October 07, 2003


I remember, back when I was embroiled with the whole discussion about Harry Belafonte accusing Colin Powell of being a house slave, my brother & I bantered back & forth about the need for role models. At the time, I really scoffed at the notion. I couldn't think of any living, breathing person that I'd idolized & tried to emulate as a child (Captain Kirk most certainly didn't count).

But an odd confluence of news helped me to realize that, it wasn't that I didn't have role models, but, in fact, they were so important to me that I'd taken them for granted. They were a part of who I am.

So, after doing a bit of excavation, here are some of my own personal heroes.

Kurt Schmoke
Kurt Schmoke was the first elected Black mayor of my hometown, Baltimore, MD. We'd actually had a Black mayor just prior to Schmoke, namely Clarence "Du" Burns, an old-school veteran of big city machine politics who inherited the job when the current mayor, William Donald Schaffer, became the Governor of Maryland in the middle of his seemingly billionth term. Schmoke, a Yale man (nobody's perfect) and former Rhodes scholar, was intelligent & urbane, a stark contrast to Clarence Burns, who butchered the King's English and barely had a high school education. Needless to say, as a nerdy Black kid in a good old boy school in a crumbling urban city, Mayor Schmoke was an inspiration. He took a real drubbing in the press for advocating the legalization of hardcore drugs, but, given the urban disaster that was the crack epidemic of the late 80's & early '90's, I know the mayor saw what a joke the drug war was. After over a decade in city hall, Mayor Schmoke is now the dean of the law school at Howard University. He's also been rumored to have been seen on the campaign trail with fellow Yale classmate, Howard Dean.

You know I had to work his name in here SOMEWHERE, didn't you?

Kweisi Mfume
OK, so, first, disclaimer: this brother is family. My brother's wife is his cousin and they were raised like siblings. But I doubt he would recognize me outside of the presence of my family.

Having said that, most people know him as the current President of the NAACP, or perhaps as the former head of the Congressional Black Caucus. To me, he was my Congressman. In many ways, Mfume is the exact opposite of Kurt Schmoke. While Schmoke was the golden boy of Baltimore City College, en route to the Ivy League, Mfume was running the streets and staying in trouble under his slave name of Frissel Gray. He eventually found some sense and, apparently, the motherland, at Morgan State before venturing into a career of community activism & politics. My first memory of Mfume was when he ran for congress against St. George Cross, a fatter, shadier, and less-eloquent Baltimore version of Al Sharpton. Cross tried to derail Mfume's campaign by revealing to the public that he had several children out of wedlock. Little did he realize that massive portions of the Baltimore City populace have several children out of wedlock themselves, and they were more offended that Cross thought it was a bad thing. Mfume won in a landslide. If he wanted, he could have become mayor after Schmoke stepped down in a landslide, but he felt his energies were best devoted to a national agenda at the NAACP. Of course, the fact that the NAACP HQ is in Northwest Baltimore probably didn't hurt either. He grew up as a ne're-do-well in a bad neighborhood in a bad city and was able to recontruct himself from the grown up into a titanic figure on the American scene. Mfume, to me, is a living embodiment of what is possible.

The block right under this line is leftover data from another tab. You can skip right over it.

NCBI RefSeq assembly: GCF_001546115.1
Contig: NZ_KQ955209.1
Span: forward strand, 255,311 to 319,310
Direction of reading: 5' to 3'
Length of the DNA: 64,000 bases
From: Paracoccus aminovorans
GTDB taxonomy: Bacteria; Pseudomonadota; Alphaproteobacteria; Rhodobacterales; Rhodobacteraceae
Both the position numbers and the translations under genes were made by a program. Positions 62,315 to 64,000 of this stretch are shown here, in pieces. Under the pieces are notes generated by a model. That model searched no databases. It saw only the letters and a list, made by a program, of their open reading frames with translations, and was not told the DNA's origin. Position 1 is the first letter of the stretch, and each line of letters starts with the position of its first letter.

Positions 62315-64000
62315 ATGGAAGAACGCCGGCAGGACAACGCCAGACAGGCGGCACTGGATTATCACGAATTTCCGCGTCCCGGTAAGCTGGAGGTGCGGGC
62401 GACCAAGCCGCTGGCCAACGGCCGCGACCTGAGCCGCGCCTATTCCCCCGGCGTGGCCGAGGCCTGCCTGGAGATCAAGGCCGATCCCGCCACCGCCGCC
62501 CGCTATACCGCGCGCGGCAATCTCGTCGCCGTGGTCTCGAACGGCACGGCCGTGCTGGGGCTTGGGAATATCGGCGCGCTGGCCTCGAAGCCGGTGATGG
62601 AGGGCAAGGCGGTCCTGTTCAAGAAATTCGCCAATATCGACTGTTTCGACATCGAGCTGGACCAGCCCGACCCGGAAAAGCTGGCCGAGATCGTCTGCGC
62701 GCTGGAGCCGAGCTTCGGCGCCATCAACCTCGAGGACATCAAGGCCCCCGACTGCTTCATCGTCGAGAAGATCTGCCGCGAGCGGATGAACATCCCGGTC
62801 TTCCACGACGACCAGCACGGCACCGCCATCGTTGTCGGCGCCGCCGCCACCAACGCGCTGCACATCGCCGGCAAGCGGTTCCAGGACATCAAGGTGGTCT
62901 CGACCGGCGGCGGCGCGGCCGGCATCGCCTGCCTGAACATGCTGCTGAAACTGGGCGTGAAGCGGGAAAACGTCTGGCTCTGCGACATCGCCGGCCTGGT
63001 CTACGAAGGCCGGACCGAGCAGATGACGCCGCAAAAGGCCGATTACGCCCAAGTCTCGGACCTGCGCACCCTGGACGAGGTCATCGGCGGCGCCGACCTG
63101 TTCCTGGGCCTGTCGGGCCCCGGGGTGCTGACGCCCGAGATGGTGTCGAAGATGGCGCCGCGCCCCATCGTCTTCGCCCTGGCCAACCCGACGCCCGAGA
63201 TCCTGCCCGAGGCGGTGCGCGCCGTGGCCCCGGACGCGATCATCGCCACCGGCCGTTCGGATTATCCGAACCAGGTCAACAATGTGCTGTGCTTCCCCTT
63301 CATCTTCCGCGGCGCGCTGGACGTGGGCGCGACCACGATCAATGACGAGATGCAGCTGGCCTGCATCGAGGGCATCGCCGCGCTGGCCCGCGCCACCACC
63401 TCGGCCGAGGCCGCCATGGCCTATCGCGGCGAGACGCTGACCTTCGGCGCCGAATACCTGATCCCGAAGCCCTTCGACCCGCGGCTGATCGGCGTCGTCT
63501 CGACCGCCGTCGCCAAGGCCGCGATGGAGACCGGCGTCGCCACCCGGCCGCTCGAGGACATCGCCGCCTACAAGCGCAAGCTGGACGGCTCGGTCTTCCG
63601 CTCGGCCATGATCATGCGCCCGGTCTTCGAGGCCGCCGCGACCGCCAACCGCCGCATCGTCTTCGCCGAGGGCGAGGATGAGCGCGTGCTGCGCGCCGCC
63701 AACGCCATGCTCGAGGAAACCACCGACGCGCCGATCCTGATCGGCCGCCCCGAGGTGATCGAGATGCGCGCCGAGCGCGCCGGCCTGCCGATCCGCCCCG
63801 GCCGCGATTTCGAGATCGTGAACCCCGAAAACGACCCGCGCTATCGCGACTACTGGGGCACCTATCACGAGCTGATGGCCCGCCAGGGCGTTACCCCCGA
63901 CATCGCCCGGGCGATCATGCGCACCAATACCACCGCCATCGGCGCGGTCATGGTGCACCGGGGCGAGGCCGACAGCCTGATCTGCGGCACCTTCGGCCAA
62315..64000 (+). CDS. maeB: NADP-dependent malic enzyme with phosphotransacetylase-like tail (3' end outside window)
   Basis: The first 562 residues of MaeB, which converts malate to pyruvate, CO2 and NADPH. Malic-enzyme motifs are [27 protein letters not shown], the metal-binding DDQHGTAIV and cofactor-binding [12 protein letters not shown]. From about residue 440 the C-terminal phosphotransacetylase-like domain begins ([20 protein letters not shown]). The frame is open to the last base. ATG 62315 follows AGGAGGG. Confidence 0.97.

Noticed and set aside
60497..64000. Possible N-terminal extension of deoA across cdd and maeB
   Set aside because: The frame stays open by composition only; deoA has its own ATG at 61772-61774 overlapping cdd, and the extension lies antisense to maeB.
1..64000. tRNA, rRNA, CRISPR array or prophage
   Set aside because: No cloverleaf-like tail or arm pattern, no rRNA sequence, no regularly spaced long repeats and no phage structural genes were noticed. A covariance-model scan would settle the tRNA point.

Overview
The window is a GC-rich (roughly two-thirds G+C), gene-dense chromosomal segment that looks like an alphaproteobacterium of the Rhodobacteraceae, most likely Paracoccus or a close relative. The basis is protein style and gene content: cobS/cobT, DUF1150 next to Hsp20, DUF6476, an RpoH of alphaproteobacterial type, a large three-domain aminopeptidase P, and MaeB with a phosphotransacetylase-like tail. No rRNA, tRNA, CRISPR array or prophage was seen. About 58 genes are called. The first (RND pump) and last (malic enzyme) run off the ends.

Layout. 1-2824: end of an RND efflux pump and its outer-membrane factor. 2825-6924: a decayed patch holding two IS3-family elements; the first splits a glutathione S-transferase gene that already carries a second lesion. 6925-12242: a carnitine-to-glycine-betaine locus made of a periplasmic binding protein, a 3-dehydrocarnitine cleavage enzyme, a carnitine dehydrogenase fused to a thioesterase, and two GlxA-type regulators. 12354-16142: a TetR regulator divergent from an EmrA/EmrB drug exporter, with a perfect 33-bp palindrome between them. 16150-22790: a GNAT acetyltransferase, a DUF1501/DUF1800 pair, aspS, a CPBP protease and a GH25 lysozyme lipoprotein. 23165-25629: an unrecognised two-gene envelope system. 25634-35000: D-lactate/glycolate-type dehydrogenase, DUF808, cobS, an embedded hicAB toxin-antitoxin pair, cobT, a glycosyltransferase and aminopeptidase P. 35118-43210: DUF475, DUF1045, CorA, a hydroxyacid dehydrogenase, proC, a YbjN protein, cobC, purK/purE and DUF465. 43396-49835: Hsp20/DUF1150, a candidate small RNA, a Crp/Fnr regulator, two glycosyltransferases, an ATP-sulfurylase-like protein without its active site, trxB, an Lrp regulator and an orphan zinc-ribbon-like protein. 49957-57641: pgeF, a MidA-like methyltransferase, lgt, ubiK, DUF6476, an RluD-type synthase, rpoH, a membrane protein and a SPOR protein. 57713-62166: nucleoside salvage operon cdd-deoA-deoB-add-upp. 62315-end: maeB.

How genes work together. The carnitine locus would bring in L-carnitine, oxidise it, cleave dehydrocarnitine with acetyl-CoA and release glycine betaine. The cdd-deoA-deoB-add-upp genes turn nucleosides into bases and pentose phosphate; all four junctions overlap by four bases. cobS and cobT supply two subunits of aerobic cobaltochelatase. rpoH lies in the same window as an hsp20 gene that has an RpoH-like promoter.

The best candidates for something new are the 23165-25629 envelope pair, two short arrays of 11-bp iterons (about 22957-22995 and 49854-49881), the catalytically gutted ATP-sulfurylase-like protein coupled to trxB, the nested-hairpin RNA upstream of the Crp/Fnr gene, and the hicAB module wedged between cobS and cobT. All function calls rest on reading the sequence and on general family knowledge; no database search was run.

Eddie Murray
Baltimore had been a one-sport town years before the Colts left like thieves in the night on a Mayflower moving truck. To put it mildly, they sucked. And, since losing to Broadway Joe & the Jets in 1969, they'd only been back to the Super Bowl once.

In that same stretch of time, the Baltimore Orioles had been to the World Series five times, and won twice. The Orioles ruled the city, and, long before anyone had ever even heard of any of those guys named Ripken, the king of Memorial Stadium was Eddie Murray.

Talk about a black icon. Eddie didn't talk to the press. Eddie didn't smile. He didn't even like it when the crowd went crazy and chanted his name "Ed-die! Ed-die! Ed-die! Ed-die!". The brother just went out there and hit home runs. Just a pissed-off Black man in a tighty-whitey '70's baseball uniform who absolutely did not give a damn that his afro did not fit inside the cap with the cartoon bird on it. What, you got something to say? I didn't think so. Man, when I was 10 years old, watching the O's smack around the Phillies in the Fall Classic, Eddie was better than Shaft in Africa.

Benjamin Banneker
I pretty much summed up my feelings about Benjamin Banneker in an old Macroscope post entitled "The Brother Who Trumped Einstein". But, just for the whirlwind version: Banneker was a free black farmer in a slave state a century before the Civil War who taught himself mathematics so that he was able to public his own almanacs, predict a theory that, in many was, was a precursor to special relativity, do the surveying & design of Washington D.C., and even attempted to predict his own death. I was a little black boy in a Gifted & Talented Math program in the same slave state when I read this. I LOVED this man.
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